Give an example in which a character from The Great Gatsby must contend with some aspect of the past, either personal or societal, and show how the character’s relationship to the past contributes to the meaning of the work as a whole.
1 Answer | Add Yours
F. Scott Fitzgerald wrote The Great Gatsby after World War II, a war in which he attempted to participate in, but it ended before he was deployed. The effects of this war Fitzgerald wanted to fight in are demonstrated throughout the novel through Jay Gatsby, who is clearly affected by the war.
The story's plot is propelled by Gatsby's decision to fight in "that delayed Teutonic migration known as the Great War." He meets Daisy while he's a uniformed soldier. The uniform is symbolic in that it equalizes Gatsby with everyone around him. He could be rich or poor, but it is not obvious in what he wears or drives. But Gatsby leaves for the war full of hope that when he returns he'd have both honor and status because of Daisy.
When Daisy spurns Gatsby, he's still at war and does not have the ability to go after her. He describes the war as "a great relief" and that he "tried very hard to die." Perhaps this is because of his heartache after he learns of Daisy's marriage to Tom. But during the war, he becomes a hero and returns with medals and he even earns the chance to study at Oxford.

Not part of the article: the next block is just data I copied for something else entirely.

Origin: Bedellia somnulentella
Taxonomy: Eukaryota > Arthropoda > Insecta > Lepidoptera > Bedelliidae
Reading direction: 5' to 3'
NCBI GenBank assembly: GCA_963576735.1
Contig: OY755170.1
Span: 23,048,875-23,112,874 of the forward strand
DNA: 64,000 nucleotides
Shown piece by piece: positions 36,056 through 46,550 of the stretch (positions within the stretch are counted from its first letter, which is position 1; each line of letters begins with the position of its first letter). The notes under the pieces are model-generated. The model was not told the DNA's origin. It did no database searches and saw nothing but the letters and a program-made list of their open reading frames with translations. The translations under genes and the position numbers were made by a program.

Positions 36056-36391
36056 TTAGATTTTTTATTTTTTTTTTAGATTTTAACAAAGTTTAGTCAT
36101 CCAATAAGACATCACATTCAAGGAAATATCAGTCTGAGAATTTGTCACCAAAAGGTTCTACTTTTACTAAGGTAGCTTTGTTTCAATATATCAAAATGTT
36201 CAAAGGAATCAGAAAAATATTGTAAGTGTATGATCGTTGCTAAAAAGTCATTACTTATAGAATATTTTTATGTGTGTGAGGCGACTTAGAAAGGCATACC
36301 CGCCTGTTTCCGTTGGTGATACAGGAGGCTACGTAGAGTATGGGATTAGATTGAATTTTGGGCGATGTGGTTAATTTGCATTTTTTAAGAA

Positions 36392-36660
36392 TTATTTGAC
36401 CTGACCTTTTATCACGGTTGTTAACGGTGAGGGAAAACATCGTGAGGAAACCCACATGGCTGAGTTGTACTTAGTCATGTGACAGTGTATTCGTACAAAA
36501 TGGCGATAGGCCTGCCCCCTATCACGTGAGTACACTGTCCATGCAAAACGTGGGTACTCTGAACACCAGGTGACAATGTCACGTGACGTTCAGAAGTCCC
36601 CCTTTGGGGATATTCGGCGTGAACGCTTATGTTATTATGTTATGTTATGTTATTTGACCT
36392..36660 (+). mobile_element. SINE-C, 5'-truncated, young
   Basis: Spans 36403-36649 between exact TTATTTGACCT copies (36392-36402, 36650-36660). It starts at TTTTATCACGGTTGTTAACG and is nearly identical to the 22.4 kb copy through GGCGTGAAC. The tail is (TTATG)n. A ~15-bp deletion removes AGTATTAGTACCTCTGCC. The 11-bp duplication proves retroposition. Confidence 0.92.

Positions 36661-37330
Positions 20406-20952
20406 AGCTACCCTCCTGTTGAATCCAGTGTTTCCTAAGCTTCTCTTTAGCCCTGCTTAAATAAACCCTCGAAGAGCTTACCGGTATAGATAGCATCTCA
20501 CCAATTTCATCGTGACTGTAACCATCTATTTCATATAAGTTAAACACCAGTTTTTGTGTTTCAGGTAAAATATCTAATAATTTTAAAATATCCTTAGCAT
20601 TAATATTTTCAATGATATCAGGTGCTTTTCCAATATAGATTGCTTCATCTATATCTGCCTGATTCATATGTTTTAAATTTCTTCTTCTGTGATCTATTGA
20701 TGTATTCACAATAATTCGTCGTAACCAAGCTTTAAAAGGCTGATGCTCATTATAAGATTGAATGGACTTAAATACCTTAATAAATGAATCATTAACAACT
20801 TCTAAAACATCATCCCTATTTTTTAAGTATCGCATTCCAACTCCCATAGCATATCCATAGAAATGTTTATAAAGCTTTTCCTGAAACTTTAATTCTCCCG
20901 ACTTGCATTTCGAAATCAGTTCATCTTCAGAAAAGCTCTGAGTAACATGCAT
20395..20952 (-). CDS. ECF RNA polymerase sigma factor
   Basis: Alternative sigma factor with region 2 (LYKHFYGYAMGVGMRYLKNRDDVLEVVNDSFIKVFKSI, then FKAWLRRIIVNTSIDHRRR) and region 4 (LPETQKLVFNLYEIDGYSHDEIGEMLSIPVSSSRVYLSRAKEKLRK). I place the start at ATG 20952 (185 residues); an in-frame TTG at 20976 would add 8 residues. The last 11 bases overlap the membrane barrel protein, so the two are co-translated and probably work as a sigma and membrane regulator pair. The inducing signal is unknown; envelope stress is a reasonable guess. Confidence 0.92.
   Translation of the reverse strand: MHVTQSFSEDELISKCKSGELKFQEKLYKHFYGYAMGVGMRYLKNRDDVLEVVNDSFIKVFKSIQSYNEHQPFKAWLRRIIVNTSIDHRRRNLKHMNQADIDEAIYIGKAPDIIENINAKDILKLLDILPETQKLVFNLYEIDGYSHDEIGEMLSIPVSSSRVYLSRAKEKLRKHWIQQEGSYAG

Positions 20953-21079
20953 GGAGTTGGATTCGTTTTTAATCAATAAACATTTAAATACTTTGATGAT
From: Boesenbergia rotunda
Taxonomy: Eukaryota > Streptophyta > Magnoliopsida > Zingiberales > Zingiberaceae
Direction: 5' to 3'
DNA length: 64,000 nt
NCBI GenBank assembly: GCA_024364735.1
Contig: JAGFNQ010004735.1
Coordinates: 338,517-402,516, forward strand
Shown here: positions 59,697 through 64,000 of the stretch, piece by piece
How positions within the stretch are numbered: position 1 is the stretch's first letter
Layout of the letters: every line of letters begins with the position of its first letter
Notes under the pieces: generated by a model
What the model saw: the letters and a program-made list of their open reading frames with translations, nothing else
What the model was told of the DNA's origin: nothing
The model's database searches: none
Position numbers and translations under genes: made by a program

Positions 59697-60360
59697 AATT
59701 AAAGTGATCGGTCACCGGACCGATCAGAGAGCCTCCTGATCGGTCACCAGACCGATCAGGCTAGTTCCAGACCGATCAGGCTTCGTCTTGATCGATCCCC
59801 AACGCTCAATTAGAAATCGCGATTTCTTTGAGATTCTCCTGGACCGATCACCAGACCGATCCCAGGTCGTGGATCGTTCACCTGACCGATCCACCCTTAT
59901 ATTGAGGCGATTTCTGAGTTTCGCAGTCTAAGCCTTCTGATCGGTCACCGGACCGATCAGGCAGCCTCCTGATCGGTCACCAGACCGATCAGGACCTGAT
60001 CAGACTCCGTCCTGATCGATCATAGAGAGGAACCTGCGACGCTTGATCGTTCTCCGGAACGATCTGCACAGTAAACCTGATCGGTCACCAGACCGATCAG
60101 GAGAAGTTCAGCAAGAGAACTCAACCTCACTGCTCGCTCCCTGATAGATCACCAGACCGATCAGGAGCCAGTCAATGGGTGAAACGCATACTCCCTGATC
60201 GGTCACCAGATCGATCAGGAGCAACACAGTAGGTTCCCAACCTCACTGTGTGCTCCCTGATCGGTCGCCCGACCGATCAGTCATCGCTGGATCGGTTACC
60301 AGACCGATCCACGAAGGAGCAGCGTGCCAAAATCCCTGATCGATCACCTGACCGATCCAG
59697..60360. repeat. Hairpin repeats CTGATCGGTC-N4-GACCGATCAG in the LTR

Aside from Gatsby's stated desire to die, it seems as if he leaves the war with a plan to gain status and pursues that idea until it comes true. He's a character full of hope until the moment he is shot dead in his pool.
Overall, Nick, the narrator in The Great Gatsby, ends the novel with the feeling of disillusionment and hopelessness, the opposite of the way Gatsby lived. These ideas parallel the ideas of The Lost Generation and much of the world as a whole after the devastation The Great War brought on Europe and America in the early 20th Century.
We’ve answered 318,989 questions. We can answer yours, too.Ask a question